What is Diabetes?

About Diabetes

The term “diabetes” refers to a blood glucose level (BGL) of 126 mg/dl or higher.  That’s it.  It’s a symptom, not a disease.

The conditions that underlie high BGLs are the diseases.  Most cases are type 1 diabetes or type 2 diabetes.  They both cause high BGLs but they’re different diseases with different characteristics and happen for different reasons.

Neither disease is curable or preventable.

What is Diabetes?

Diabetes causes too much sugar to be in the blood.  This can lead to conditions like heart disease, blindness, amputations and others.  If diabetes is not treated, complications and early death will happen.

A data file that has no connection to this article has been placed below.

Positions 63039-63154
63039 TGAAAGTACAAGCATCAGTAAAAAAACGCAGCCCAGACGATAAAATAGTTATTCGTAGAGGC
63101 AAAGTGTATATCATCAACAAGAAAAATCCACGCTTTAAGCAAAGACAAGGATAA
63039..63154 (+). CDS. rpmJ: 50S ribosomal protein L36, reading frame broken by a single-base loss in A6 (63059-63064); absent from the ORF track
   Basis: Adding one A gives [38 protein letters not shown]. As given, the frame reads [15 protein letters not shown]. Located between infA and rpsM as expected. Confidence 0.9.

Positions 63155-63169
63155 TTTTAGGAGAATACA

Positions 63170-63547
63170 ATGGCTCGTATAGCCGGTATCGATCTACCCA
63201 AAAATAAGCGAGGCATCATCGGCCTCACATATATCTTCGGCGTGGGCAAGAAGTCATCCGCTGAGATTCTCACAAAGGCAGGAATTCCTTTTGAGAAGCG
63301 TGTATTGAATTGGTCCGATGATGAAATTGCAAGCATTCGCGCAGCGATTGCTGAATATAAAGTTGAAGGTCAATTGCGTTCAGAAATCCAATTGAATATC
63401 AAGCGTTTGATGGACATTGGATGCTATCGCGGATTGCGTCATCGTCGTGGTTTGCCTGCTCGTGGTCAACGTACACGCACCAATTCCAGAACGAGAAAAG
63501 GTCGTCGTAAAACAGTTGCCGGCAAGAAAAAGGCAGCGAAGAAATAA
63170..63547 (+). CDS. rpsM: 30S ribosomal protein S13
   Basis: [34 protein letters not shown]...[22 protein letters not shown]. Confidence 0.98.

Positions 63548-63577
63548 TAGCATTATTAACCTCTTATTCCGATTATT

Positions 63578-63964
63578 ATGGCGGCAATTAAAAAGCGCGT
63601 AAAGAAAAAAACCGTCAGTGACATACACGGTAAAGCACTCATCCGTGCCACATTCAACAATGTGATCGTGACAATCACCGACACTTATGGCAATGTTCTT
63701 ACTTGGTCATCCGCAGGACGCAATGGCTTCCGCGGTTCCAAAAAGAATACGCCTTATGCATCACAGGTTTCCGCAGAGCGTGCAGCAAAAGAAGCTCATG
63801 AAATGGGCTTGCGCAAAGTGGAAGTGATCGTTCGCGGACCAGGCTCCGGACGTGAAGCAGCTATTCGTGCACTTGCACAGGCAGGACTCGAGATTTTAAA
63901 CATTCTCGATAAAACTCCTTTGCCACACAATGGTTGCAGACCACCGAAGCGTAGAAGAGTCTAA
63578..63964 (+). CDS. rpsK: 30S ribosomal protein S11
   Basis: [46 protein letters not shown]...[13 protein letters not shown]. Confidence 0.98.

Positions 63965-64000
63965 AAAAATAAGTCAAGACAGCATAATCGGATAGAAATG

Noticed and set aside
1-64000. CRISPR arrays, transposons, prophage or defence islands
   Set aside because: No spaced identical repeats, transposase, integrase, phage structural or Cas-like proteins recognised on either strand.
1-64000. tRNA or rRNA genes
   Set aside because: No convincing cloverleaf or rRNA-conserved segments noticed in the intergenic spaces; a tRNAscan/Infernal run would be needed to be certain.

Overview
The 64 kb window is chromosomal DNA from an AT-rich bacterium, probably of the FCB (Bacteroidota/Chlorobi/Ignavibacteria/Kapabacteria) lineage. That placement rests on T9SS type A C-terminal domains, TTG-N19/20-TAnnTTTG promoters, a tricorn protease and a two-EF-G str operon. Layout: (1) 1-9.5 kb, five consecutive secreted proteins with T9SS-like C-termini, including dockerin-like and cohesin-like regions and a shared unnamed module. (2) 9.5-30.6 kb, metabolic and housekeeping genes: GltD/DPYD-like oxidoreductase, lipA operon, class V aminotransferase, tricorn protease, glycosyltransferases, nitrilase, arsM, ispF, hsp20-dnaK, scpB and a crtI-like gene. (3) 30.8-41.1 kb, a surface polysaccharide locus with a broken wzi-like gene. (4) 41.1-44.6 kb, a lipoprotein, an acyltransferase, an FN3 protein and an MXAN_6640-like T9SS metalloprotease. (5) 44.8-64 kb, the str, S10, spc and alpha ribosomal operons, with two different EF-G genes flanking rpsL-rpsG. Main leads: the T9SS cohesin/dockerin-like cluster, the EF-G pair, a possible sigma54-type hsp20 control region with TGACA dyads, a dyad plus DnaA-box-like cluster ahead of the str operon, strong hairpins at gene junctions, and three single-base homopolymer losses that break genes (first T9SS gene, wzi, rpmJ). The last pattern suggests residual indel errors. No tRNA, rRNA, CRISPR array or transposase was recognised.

The damage isn’t obvious while it’s occurring, so it’s easy to pretend diabetes isn’t a problem for years – until the complications hit like a ton of bricks.

These things do not need to happen.  You can fight diabetes and live a long, healthy and productive life.  It takes commitment, but it can be done.

There are two choices.  You can ignore it and become a victim, or you can challenge it.  CDP is for challengers.

What Causes Diabetes?

According to the American Diabetes Association, type 1 and type 2 diabetes start when  “You inherit a predisposition to the disease and then something in your environment triggers it.”

Here’s how the body normally works.  Food digests into sugar (called glucose).  Glucose travels through the blood to your cells.  An organ called the pancreas senses the glucose and releases insulin.  Insulin is a “key” that “unlocks” the cells to let the glucose in for energy and nutrition.